• Agras, S., Sylvester, D., & Oliveau, D. (1969). The epidemiology of common fears and phobia. Comprehensive Psychiatry, 10, 151-156. DOI: 10.1016/0010-440X(69)90022-4.
  • White, J. (1980). A practical guide to death and dying. Quest.
  • Greenberg, J., Pyszczynski, T., & Solomon, S. (1986). The causes and consequences of a need for self-esteem: A terror management theory. In R. F. Baumeister (Ed.), Public self and private self (pp. 189-212). Springer.
  • Yalom, I. D. (2008). Staring at the sun: Overcoming the terror of death. Jossey-Bass.
  • Pyszczynski, T., Solomon, S., & Greenberg, J. (2015). Thirty years of terror management theory: From genesis to revelation. Advances in Experimental Social Psychology, 52, 1-70. DOI: /10.1016/ bs.aesp.2015.03.001. 
  • Iverach, L., Menzies, R. G., & Menzies, R. E. (2014). Death anxiety and its role in psychopathology: Reviewing the status of a transdiagnostic construct. Clinical Psychology Review, 34, 580-593. DOI: 10.1016/j.cpr.2014.09.002.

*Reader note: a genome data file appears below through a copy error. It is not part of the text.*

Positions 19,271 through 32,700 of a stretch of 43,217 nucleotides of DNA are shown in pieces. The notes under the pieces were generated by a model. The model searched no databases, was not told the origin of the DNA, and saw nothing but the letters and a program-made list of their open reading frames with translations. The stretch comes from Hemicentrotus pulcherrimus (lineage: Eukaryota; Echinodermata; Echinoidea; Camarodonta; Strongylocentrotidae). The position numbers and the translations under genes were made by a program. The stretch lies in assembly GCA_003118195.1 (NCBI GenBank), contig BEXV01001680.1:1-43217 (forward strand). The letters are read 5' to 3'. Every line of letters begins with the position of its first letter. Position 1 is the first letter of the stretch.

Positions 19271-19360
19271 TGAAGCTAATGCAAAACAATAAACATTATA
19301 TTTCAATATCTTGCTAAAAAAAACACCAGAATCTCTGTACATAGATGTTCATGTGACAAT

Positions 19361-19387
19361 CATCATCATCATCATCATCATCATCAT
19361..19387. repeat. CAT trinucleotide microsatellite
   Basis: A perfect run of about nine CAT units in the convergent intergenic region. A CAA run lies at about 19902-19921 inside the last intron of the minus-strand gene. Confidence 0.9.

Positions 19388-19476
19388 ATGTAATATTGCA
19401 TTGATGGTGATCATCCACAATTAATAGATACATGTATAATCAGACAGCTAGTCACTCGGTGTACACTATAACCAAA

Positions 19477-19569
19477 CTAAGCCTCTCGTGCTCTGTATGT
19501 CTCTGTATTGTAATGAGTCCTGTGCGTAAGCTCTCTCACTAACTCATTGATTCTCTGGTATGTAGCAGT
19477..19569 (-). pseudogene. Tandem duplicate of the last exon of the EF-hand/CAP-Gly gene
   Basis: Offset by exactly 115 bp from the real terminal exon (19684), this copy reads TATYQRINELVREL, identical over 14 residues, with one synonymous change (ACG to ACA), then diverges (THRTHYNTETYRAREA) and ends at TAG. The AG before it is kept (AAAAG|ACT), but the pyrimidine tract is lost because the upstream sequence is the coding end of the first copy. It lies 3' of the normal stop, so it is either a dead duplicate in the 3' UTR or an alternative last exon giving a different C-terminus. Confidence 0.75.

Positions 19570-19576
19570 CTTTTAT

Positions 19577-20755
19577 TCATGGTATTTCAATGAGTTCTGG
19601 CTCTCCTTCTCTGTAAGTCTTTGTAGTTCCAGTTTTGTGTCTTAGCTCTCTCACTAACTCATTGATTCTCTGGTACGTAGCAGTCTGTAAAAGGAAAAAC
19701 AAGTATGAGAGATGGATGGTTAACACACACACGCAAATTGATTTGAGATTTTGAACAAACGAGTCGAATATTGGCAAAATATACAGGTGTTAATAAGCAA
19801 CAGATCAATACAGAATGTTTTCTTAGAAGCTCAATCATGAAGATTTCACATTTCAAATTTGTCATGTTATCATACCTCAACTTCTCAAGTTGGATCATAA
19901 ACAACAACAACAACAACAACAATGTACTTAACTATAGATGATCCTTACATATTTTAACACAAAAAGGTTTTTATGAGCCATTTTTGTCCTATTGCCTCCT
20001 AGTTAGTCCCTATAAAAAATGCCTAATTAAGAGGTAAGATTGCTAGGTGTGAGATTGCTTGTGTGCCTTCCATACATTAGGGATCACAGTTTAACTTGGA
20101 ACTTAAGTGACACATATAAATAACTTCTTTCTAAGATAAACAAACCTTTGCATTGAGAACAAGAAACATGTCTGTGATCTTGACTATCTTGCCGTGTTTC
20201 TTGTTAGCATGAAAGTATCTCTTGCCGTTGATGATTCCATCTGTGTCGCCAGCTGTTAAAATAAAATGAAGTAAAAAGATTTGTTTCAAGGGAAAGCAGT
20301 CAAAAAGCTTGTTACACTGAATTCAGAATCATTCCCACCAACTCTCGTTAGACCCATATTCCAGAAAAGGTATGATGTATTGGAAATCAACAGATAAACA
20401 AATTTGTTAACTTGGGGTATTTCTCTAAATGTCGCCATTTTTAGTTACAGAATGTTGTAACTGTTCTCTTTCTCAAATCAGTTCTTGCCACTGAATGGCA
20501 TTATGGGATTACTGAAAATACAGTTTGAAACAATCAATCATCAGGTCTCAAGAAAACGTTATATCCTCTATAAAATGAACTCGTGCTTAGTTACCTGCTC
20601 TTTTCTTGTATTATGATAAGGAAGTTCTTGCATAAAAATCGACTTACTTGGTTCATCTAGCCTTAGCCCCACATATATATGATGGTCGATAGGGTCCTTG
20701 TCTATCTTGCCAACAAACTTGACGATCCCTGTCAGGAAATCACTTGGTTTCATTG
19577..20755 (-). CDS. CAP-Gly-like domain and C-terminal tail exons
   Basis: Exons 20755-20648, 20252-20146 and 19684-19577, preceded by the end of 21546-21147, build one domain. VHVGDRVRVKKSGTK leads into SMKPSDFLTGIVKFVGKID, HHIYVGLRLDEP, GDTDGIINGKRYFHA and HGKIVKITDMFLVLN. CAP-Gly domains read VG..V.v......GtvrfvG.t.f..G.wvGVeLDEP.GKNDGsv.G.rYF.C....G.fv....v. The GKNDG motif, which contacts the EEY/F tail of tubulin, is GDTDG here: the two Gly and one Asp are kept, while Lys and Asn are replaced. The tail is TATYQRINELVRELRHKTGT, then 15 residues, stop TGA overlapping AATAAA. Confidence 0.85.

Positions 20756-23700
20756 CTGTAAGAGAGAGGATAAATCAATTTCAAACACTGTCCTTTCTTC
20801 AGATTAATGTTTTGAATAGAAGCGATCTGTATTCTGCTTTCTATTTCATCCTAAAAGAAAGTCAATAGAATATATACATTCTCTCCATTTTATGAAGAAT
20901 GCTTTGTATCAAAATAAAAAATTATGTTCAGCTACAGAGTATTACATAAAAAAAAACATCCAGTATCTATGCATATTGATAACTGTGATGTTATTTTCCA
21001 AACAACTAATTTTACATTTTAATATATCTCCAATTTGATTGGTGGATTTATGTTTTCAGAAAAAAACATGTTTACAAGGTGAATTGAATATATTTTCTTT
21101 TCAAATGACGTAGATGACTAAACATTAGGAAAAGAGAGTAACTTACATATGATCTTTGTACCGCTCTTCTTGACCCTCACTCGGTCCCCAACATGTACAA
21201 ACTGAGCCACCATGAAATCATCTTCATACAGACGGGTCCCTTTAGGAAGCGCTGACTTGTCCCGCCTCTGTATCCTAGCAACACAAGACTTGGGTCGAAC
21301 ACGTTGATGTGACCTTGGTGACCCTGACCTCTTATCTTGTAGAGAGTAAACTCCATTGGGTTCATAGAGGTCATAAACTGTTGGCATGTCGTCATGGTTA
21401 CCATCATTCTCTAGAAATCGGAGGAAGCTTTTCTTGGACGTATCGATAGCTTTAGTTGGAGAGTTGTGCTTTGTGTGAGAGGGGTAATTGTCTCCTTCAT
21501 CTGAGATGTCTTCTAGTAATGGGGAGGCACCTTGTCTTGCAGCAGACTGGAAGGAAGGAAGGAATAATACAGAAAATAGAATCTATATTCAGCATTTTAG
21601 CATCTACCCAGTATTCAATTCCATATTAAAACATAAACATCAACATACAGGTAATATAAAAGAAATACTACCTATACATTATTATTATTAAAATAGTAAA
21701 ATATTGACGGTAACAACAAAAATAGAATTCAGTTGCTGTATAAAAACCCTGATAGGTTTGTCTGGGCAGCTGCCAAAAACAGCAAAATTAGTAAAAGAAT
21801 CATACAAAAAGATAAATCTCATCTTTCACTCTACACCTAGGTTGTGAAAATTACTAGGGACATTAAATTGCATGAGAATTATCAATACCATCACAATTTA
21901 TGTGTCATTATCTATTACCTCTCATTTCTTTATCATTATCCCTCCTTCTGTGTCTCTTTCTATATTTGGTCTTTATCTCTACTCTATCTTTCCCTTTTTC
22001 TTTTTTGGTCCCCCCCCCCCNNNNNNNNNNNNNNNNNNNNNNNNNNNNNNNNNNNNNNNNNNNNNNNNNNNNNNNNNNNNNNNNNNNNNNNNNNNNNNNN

• Iverach, L. (2018). Death anxiety and psychopathology. In R. E. Menzies, R. G. Menzies, & L. Iverach (Eds.), Curing the dread of death: Theory, research, and practice. Australian Academic Press.
  • Pyszczynski, T., Greenberg, J., & Solomon, S. (1997). Why do we need what we need? A terror management perspective on the roots of human social motivation. Psychological Inquiry, 8, 1-20. DOI: 10.1207/s15327965pli0801_1.
  • Kirkpatrick, L. A., & Navarrete, C. D. (2006). Reports of my death anxiety have been greatly exaggerated: A critique of terror management theory from an evolutionary perspective. Psychological Inquiry, 17, 288-298. DOI: 10.1080/10478400701366969.
  • Menzies, R. E., & Veale, D. (2022). Free yourself from death anxiety: A CBT self-help guide for a fear of death and dying. Jessica Kingsley Publishers.